“Hauling people into the detention unit or safety unit has become common practice for prisoners with mental health conditions,” Sharma said. “Without proper training and alternatives, staff often feel they have no option but to lock them up in solitary confinement.”
State and Territory governments should conduct regular and independent monitoring of prisons to investigate conditions of confinement for prisoners with disabilities, including Aboriginal and Torres Strait Islander prisoners, and ensure they do not face abuse, Human Rights Watch said. Queensland, South Australia, Victoria, and the Northern Territory should create an office of the inspector of custodial services that is independent, has adequate resources, and reports directly to parliament.
Prisons should immediately put in place effective systems to screen prisoners with disabilities when they enter prison and provide adequate access to support and mental health services. They should ensure that all prison staff receive regular, gender- and culturally sensitive training on interacting with people with disabilities.
Most importantly, State and Territory government should end solitary confinement for prisoners with disabilities.
“Australian officials should immediately set up inquiries into the use of solitary confinement of prisoners with disabilities, with a view to ending this dehumanizing practice,” Sharma said.
The staff terrorize people in the DU [detention unit]. ‘Heel, dog, heel,’ they said to me…. I was sobbing, they didn’t respond. They opened up the grate [in the cell door] and laughed at me. I swallowed batteries in front of them. [One officer] spat in my face. He said I will punch your teeth all over the cell. Seven other officers were there. They said I was being disruptive. I cut my wrists open. They did nothing, just sat on the bed. [Later] they took me to hospital. I fought with them, I didn’t want it [to go]. I was handcuffed and my feet were shackled. I was in extraordinary pain. I started playing up…. I needed to talk to someone but they ignored me.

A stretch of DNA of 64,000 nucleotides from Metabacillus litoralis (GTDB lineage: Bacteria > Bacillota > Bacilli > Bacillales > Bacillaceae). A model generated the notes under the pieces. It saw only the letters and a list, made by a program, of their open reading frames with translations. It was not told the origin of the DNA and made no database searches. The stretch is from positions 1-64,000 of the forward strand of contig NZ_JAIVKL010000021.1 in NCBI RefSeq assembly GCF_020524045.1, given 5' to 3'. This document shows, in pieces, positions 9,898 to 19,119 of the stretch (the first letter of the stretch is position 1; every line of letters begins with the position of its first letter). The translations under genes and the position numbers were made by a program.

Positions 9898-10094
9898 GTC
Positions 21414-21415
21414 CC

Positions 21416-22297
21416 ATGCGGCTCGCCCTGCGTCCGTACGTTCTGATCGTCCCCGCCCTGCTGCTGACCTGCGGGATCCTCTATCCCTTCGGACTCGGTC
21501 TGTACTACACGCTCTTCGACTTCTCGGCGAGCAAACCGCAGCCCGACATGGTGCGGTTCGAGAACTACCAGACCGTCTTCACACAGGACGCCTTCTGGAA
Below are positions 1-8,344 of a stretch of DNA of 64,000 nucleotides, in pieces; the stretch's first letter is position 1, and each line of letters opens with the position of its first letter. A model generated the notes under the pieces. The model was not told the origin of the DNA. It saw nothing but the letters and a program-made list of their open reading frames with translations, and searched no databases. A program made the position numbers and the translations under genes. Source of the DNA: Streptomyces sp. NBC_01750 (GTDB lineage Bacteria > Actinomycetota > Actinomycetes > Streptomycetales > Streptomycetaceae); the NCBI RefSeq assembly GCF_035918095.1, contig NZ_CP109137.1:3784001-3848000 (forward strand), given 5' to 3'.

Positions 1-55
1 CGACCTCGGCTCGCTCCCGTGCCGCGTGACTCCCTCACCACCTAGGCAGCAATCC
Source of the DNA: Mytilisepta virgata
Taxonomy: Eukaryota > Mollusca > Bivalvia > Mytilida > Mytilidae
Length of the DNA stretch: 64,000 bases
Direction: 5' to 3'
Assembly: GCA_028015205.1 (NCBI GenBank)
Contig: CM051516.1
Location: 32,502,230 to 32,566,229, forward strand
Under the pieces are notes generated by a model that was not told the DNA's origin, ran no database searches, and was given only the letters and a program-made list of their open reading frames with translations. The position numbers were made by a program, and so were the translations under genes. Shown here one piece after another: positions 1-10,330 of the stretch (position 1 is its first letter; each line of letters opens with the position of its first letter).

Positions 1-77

– Male prisoner with a psychosocial disability (name and details withheld by Human Rights Watch), Western Australia, 2016
Four officers tackled me. I had played up the day before so they were trying to teach me a lesson. The senior officer stood on my jaw while the other hit my head in and restrained me. They said, ‘You don’t run this prison little cunt, we do,’ and they cut my clothes off. They left me naked on the floor of the exercise yard for a couple of hours before giving me fresh clothes. They probably did it to humiliate me. Officers call me ‘black cunt’ heaps of times, it’s normal.
– Aboriginal and Torres Strait Islander male prisoner with a psychosocial disability (name and details withheld by Human Rights Watch), Queensland, 2017
I was sexually assaulted [by other prisoners]…. I know at least one of them raped me, but I kind of blacked out. I was bleeding, I still bleed sometimes. I reported it the same day to two of the supers [superintendents], I filled out the medical request form. They told me if I report it, I would go to the DU [detention unit] for six months. So I ripped up the form in front of them. Then when I went back to the unit, I got bashed up by some of the guys, not the ones who assaulted me…. They beat me up, stomped on me. Called me a dog [traitor].
– Male prisoner with a cognitive disability (name and details withheld by Human Rights Watch), Queensland, 2017
They’d [Aboriginal and Torres Strait Islander prisoners] rather sit back and be sick rather than go see a nurse because the nurse would say ‘Go away, you’re exaggerating.’ ….Racism is alive and well… It manifests itself in stereotyping: aboriginal prisoners are all drug addicts, all involved in domestic violence, all are drug-seeking or untruthful. […] If they question the nurse saying they had an allergic reaction, she will say: ‘You fucking black cunt, you don’t know what you’re talking about. I’m the nurse here. Sit down, shut up, and take your meds.’ A lot of the nurses are very harsh with their comments, swearing, belittling them.
– An Aboriginal cultural liaison officer, in charge of facilitating communication and engagement between Aboriginal and Torres Strait Islander prisoners and prison staff (name and details withheld by Human Rights Watch)
I haven’t seen anyone with an intellectual disability who hasn’t gotten worse in prison. They are often punished [by staff] when struggling to communicate or seeking help. The staff don’t get that people with intellectual disabilities don’t understand what’s happening. Staff take things personally and then act out in anger against the prisoner.
– Psychiatrist who has worked for years in a prison (name and details withheld by Human Rights Watch)
In one case, a prisoner was in solitary confinement for 28 days. After a week, when she was finally granted access to daily exercise, she was placed in a restraint device – a body belt to which a prisoner’s handcuffs are attached – that restricted her movement. During exercise time, correctional officers mocked her, whistled at her as if she were a dog, and told her to crawl on her hands and knees.
– Prisoner’s lawyer (name and details withheld upon request)